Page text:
Getting Out

Screen Shot 2015-03-27 at 10.43.34 AMIn a way, it seems like only yesterday, but in reality, it was 16,425 yesterdays when I got out of the army. I had a vague idea that I wanted to go back to college and study art, but I wasn’t sure where, exactly, and, at any rate, I was in no particular hurry. I thought after three years, one month and five days in the army, I deserved to grow my hair long and not shave and maybe even do something a little wild and crazy. At least for a while.

I was leaving my old life in Lawton, Oklahoma behind– saying goodbye to Joe and Jewel, the nice old childless farm couple who had rented me a room in their house for a dollar a day and fed me breakfast on Sunday mornings and then drove me to a little Baptist church in Lawton, Oklahoma in a vain attempt to save my immortal soul.

I was leaving all that and driving into my new life in California.

I packed my ‘62 Chevy with what few belongings I had, not much more than a suitcase full of civilian clothes. I was headed West, to The Haight, in San Francisco, where I knew absolutely no one, and liked it that way. I was young and foolish, with money in my pocket.

A bad combination.

The only thing I knew about San Francisco was what I had heard in a song: That it was full of “gentle people with flowers in their hair”, free spirits and free love. That sounded like as good a place as any, and probably better than most, to restart my life.

On a trailer made by a big, strong, tough Native American in Marfa, Texas, from a truck bumper and the front axle and spoke wheels of a Model A Ford, I towed a 1967 Triumph motorcycle. I imagined it would be fun to ride on the steep hills in “Frisco”. It was two o’clock, on a nice Spring afternoon, with a clear blue sky and I was feeling good about my prospects for the future.

As I was saying goodbye and thanking Joe and Jewel, who had treated me like their son, and whom I knew I would never see again, their phone rang.

It was another serviceman, an enlisted man I had only known for a couple of months. It seems that he and his wife had decided to split up and he wanted to know whether, “since I was headed to California, anyway, did I have room in my car for his wife, Bunny, and their one-month old baby.” I don’t recall that he explained it, exactly, but presumably they knew someone there and she and the baby would be able to stay with them. The whole situation seemed kind of weird, and so sad, that I didn’t think I could say no.

Twenty minutes later, he arrived at the house, and after a tearful goodbye, she and the baby got out of his car and into mine. Once again, he expressed his appreciation as I impatiently listened and tried to look sympathetic. But, after thirty-seven months in the service, I had finally become a free man and all I really wanted to do was get the Hell out of Dodge.

His wife and the baby were on the front seat of my car. My new freedom had lasted only the twenty minutes it took him to drive to my place.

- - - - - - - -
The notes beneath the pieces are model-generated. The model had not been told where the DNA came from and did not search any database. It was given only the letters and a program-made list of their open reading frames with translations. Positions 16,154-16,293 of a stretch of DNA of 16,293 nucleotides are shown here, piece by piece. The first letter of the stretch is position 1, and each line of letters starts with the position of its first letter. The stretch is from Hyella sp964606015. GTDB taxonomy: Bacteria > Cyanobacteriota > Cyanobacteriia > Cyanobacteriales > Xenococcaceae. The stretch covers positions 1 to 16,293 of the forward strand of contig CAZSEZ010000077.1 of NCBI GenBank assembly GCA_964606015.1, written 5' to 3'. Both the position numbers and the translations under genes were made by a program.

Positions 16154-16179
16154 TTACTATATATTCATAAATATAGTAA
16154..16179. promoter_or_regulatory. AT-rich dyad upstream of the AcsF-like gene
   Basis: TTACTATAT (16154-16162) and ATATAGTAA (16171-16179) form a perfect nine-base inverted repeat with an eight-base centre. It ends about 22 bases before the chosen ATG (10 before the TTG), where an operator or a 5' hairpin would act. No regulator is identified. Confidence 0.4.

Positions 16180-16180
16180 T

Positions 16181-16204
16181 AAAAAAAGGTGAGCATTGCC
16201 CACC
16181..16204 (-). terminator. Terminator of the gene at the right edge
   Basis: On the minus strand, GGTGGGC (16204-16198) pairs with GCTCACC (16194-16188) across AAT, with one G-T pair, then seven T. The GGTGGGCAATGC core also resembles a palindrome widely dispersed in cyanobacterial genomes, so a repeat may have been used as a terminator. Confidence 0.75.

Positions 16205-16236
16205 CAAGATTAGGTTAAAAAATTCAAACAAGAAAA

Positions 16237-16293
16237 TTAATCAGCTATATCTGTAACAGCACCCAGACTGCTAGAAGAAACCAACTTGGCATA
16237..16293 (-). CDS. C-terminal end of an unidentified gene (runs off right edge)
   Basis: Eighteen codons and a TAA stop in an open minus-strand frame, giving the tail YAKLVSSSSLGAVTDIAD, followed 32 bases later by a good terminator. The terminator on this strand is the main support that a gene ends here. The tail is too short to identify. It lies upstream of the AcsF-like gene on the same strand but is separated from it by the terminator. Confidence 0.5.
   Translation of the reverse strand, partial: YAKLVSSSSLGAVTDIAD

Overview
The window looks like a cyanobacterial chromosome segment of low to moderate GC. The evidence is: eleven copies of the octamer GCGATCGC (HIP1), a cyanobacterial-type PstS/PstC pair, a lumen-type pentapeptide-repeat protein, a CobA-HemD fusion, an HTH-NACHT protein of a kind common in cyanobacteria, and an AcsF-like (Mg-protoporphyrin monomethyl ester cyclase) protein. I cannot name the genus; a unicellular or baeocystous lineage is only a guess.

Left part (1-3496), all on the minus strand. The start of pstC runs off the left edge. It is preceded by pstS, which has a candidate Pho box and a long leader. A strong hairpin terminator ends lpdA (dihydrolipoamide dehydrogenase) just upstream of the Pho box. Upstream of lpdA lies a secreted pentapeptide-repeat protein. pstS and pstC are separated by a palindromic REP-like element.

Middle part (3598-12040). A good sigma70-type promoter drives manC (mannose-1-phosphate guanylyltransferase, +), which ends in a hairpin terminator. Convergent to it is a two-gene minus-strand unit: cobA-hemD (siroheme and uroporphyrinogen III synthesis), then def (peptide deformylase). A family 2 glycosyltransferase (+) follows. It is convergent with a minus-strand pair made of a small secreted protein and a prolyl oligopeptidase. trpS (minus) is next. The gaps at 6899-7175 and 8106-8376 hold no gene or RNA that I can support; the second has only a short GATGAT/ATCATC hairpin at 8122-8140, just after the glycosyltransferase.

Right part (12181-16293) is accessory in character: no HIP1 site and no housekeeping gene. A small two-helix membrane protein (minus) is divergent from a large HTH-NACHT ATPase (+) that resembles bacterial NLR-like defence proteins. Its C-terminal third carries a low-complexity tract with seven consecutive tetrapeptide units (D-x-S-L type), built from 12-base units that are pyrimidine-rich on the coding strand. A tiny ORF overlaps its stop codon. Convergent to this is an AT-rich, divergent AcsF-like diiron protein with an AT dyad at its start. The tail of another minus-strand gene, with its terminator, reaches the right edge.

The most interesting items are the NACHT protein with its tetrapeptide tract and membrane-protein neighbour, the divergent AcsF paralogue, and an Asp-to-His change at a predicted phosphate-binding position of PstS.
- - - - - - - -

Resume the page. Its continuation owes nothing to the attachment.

I drove to the corner, turned left, passed the big open field with the gently-rolling hills, where I used to jump my motorcycle, while pretending to be Steve McQueen, tuned left again, and headed west with a young woman and a month-old baby riding shotgun. There wasn’t much conversation. What could I say? It didn’t seem right to be asking her too many questions.

In only a few minutes I had left behind forever, the army, Joe and Jewel, their little dog, Pepper, the Baptist Church, and the gas stations and cheap motels on the outskirts of town.

We were driving due west on Highway 62, at a steady 55 on a two-lane road with the setting sun streaming in through the front windshield.

I looked over at Bunny.

Her face was turned away. The yellow-orange sunlight momentarily caught a tear as it rolled down her cheek and dropped into the purple shadows on her baby’s forehead.

To lighten the pall, I turned on the radio right smack-dab in the middle of a sad Country and Western song about a train. Bunny began sobbing quietly.

I turned the radio back off.

We drove on for another twenty-five or thirty miles all three of us lost in our own thoughts.

There wasn’t much traffic on the road. I looked over at her again. At least she had stopped crying. I felt bad for this young woman, who was going away with nothing but a small suitcase and an even smaller baby. I felt bad for her little baby, who would now have to grow up without a father. I felt bad for my friend who was going to have to soldier on in life without his wife and child. I didn’t know how I could make the situation better. I really didn’t think there was anything I could do about it. So I just kept driving and tried not to think about it. But that was impossible.

It was beginning to get dark. I saw a gas station up ahead on the right. I checked the gas gauge. It was down to a quarter of a tank. I pulled in, got out, got the key to the restroom from the attendant, asked him to fill it up, and went into the bathroom, leaving Bunny and the baby sitting on the red vinyl front seat of my car.

When I came out of the restroom, after taking my first leak as a civilian, I was surprised to see Bunny standing in the gas station office. She was cradling the baby in her arms and holding the phone out toward me.  She said she had her husband, Don, on the phone.

He wanted to talk to me.

He told me he was “very sorry” but he now realized he had made a “terrible mistake” and would I please “bring her back”.

We had only gone about fifty miles. I readily agreed to his request, relieved that my newfound life, that of an aimless drifter, was now suddenly imbued with purpose and meaning.

I paid the attendant in cash, pulled the car back out onto the highway, did a U-turn and headed back to Lawton.

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